Contrary to the older KD20, this NAS utilizes a single-core ARM CPU that is clocked to a much higher 1.2 GHz. We wonder why Shuttle didn't pick a dual-core again, but they probably thought that this particular single-core CPU has what it takes for a home NAS. Our tough test sessions will prove whether they did right or should have gone with a stronger processor, which, however, would take more juice, and energy-efficiency is a major theme among such small NAS boxes.
|Shuttle KD22 Specifications|
|Processor||Marvell 88F6707, single core, 1.2 GHz|
|Operating System||Embedded Linux|
|Memory||512 MB DDR3|
|Storage||2x 3.5"/2.5" SATA II|
|RAID Levels:||Single Disk, JBOD, |
RAID 0, 1
|Capacity||up to 8 TB (disks not included)|
|Networking||1x 10/100/1000 Mbit Ethernet, built-in IEEE 802.11 b/g/n wireless adapter with Hotspot fuction|
|Additional Connectors||2x USB 3.0 (front), 1x USB 2.0 (rear), SD card reader (front)|
|Dimensions|| 169.8(H) x 90(W) x 225(D) mm|
6.97(H) x 7.09(W) x 9.25(D) inch
|Power Consumption||Standby: 9.6 W|
In operation: 19 W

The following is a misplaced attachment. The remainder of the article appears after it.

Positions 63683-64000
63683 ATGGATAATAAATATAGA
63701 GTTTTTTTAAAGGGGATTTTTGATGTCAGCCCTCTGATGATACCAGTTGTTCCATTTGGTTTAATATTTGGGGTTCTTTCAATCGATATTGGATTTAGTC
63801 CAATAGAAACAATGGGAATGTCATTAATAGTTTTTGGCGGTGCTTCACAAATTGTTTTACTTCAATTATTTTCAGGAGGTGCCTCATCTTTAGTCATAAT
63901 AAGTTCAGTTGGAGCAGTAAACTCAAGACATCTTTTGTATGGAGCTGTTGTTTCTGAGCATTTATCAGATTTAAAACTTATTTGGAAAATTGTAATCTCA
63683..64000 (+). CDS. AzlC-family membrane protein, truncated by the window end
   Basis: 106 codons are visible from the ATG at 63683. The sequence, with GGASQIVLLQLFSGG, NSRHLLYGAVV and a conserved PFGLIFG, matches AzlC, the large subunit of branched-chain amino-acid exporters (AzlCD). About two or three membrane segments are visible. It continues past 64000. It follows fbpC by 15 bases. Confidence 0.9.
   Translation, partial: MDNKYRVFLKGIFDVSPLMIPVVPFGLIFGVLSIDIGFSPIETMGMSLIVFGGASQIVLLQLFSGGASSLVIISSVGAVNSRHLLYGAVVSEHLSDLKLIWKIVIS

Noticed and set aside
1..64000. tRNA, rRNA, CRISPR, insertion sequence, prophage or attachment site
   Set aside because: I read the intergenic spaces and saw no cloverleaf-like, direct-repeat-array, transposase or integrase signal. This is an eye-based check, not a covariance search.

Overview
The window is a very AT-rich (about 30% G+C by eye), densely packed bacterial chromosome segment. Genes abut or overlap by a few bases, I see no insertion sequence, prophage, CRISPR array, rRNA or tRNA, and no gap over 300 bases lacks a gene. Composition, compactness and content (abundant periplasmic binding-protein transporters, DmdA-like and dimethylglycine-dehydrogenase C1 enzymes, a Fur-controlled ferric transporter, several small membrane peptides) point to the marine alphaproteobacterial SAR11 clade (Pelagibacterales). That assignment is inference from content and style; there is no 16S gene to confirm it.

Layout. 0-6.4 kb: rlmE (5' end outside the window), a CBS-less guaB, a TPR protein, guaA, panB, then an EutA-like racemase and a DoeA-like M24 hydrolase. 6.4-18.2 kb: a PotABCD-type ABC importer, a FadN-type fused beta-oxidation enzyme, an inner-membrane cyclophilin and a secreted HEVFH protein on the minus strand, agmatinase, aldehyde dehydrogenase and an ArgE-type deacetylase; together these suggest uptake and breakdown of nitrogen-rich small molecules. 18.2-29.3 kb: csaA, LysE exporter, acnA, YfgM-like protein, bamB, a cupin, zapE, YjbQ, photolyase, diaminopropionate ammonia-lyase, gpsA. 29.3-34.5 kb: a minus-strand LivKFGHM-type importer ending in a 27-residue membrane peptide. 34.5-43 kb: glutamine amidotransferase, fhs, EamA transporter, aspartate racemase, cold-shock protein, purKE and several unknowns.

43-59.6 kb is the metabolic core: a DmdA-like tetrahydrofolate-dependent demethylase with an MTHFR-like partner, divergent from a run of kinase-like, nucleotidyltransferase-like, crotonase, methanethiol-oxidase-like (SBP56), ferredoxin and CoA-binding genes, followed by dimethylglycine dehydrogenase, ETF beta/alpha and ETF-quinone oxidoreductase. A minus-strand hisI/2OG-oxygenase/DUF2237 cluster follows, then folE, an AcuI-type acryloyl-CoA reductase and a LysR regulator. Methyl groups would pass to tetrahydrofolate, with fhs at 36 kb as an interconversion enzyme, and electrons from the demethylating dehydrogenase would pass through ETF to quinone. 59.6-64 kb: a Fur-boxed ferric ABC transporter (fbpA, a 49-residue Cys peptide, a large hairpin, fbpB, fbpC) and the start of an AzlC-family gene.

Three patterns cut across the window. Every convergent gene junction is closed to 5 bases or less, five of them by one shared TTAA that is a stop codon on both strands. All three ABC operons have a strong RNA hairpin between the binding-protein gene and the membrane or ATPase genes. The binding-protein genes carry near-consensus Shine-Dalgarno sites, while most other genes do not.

|Power Supply||External, 65 W, 100-240 V|
|Fan||1x 70 mm|
| Price excluding VAT|
(at the time of the review)
At 512 MB, there is very little RAM to back up the CPU, but the customized Linux firmware Shuttle tailored around the unit doesn't need much. However, we would still feel more comfortable with double twice as much. The unit can also take up to two HDDs for a total of 8 TB, though it unfortunately doesn't provide iSCSI support. Networking is one of the unit's strengths since it comes with an essential Ethernet port and a built-in WiFi network card, which allows it to act as a hot spot. The rest of the I/O interface includes two USB 3.0 ports comfortably located at the front, a single USB 2.0 at the rear, and an SD card reader on the face of the NAS. No eSATA port was included, but we believe that most users won't miss one.
The dimensions of the KD22 are very compact and its weight is low. Shuttle also says its power consumption to be very low, but we are going to take our own measurements to find out if the numbers they provided are accurate. The external power brick that feeds this NAS is small; however, the 65 W it can provide will be more than enough. Finally, the small fan is thermally controlled to keep noise output low, which is important since this NAS will mostly be used in homes, where noise can be an issue.
The price Shuttle asks for the KD22 looks very good considering its features, and the warranty exceeds the typical two-year period most NAS manufacturers provide for even their high-end models. We think that other NAS manufacturers should follow Shuttle's example by expanding their warranty periods. We are well aware of the fact that a NAS will most likely work around the clock, so two years add up to a ton of working hours, but one additional year should not effect the final price significantly.